Divine Courtship

“Nothing is more practical than finding God, than falling in love in a quite absolute, final way. What you are in love with, what seizes your imagination, will affect everything. It will decide what will get you out of the bed in the morning, what you do with your evenings, how you spend your weekends, what you read, whom you know, what breaks your heart and what amazes you with joy and gratitude. Fall in love, stay in love, and it will decide everything.”

Fr. Pedro Arrupe, SJ (1907-1991)

I did not grow up in a church that emphasized the Lenten ritual of giving up or taking on something during the forty days leading up to Easter. Although, it provides a nice excuse to give up Nutella or to open the Bible, for me, it’s really about trying to fall in love with God again.

I’ll never forget a professor at Vanderbilt Divinity School telling me that the secret of a great union is two people who spend their lives falling in love over and over again. Unfortunately, like many marriages where husband and wife lead parallel lives under the same roof, so too do many of us lead parallel lives with God under the eave of our hearts. We say we are committed, but our actions and loyalties often reveal otherwise.

Nothing compares to that flushed cheeks, warm heart, damp palms, “everything seems possible” feeling of being in love. God and I have been courting for as long as I can remember, but I’ll be the first to admit that I am the weak link in the relationship. I struggle to maintain that “burning love” fervor of first love. Daily, God courts my soul and I feign busyness. I am self-interested, spiritually aloof, easily enamored by our culture and vacillate hot and cold in my devotion. Oh, and I am shamefully stubborn. God appeals to me to turn over my worries, but I hold on to them until they exhaust my heart. God says follow me and I go off in my own direction. God says I have a plan, but I ordain myself ruler over my own destiny, even dare I say, my experience with God. God says I love you, but somewhere secret I wonder first, am I worthy of that kind of supernatural love. Second, if I dare to trust my body, my mind and my soul, my today and my tomorrow to God, will God’s love be enough…?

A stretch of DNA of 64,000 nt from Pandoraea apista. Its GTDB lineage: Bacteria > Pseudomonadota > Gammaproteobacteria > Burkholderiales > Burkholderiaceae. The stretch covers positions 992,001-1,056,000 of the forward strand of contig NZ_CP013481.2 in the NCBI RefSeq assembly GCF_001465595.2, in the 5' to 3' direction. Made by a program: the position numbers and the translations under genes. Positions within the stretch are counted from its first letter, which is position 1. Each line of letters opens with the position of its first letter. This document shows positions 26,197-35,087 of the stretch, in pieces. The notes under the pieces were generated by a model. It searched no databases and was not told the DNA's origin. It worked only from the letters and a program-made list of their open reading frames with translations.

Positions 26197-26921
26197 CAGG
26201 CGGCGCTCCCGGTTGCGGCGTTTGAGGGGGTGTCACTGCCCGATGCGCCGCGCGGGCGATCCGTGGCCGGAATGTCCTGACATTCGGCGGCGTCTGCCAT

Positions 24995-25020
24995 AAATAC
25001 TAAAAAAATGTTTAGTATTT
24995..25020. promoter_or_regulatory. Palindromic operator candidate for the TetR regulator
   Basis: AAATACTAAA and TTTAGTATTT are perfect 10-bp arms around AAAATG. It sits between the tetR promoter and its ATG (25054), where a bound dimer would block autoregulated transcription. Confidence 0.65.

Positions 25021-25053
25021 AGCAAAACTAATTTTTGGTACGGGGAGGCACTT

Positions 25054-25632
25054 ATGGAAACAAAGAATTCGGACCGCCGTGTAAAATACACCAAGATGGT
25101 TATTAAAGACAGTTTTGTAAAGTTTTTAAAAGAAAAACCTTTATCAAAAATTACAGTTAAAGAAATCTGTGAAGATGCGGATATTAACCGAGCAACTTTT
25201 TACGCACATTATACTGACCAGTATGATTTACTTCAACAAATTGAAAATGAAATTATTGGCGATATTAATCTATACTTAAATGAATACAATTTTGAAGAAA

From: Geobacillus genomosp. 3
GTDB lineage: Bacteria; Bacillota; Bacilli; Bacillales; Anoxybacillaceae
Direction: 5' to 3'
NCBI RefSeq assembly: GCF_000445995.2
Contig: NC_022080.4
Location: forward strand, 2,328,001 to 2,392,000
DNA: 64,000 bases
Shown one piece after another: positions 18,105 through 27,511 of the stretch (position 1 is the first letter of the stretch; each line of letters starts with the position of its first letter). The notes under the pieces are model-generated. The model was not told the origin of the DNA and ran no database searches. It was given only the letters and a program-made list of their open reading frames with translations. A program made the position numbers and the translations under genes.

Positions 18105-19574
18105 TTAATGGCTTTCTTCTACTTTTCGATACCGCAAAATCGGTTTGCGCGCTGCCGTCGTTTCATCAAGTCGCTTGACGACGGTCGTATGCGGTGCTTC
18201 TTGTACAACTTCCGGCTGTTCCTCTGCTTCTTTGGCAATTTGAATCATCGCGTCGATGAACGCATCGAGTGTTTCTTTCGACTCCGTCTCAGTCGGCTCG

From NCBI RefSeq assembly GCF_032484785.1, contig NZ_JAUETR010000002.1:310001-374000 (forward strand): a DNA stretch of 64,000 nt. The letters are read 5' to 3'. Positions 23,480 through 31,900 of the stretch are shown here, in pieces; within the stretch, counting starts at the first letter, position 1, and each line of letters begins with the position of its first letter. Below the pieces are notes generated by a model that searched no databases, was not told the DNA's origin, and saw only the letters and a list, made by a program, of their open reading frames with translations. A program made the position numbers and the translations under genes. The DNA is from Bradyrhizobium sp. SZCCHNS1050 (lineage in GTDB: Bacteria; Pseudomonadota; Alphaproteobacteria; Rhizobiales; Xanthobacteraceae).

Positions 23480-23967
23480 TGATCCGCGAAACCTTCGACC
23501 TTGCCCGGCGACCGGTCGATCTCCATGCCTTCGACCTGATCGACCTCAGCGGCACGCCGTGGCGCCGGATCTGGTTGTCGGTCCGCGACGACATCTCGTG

God says, “No one has greater love than this.” My soul knows this to be true. It’s my imperfect humanity that keeps me on this cycle of falling in and out of love with the leader of the heavens and the earth. I really don’t like the feeling of an aimless soul, or worse a complacent one. And there is nothing worse than feeling that you are facing the world alone.

The good news: God never fell out of love with me or you!

Falling in love again with God is much easier than falling in love with a partner, of the human kind. There are no hard feelings, resentments of where I have been or what I have done or left undone. All God desires is an open heart and a willingness, even excitement, to see where this Love will take us. God’s relationship with our soul is an “in the moment” affair. I’ll be the first to say I feel sheepish when I take that daring first step and reach back out to God, especially when there has been great distance and time between us. It takes great courage to fall in love. It requires us to let our guard down so that another can really know us, every little flaw, hope and intimacy.

Over the least few weeks, I have been reading the gospel of Mark and I have found it especially reassuring to witness the disciples falling in and out of love with God just like me. They too struggled to trust that God’s love was all and enough. My daily mantra this Lent is to be open to wherever the “Big Love” of God leads me.

I am trying to start each day with two questions for God: “Have I told You I love you today? Have I shown You that I love you today?”

It feels good to be courting God again. Nothing compares to the peace, the safety and the feeling that anything is possible for my life when back in the arms of the Beloved.

Live in Hope,



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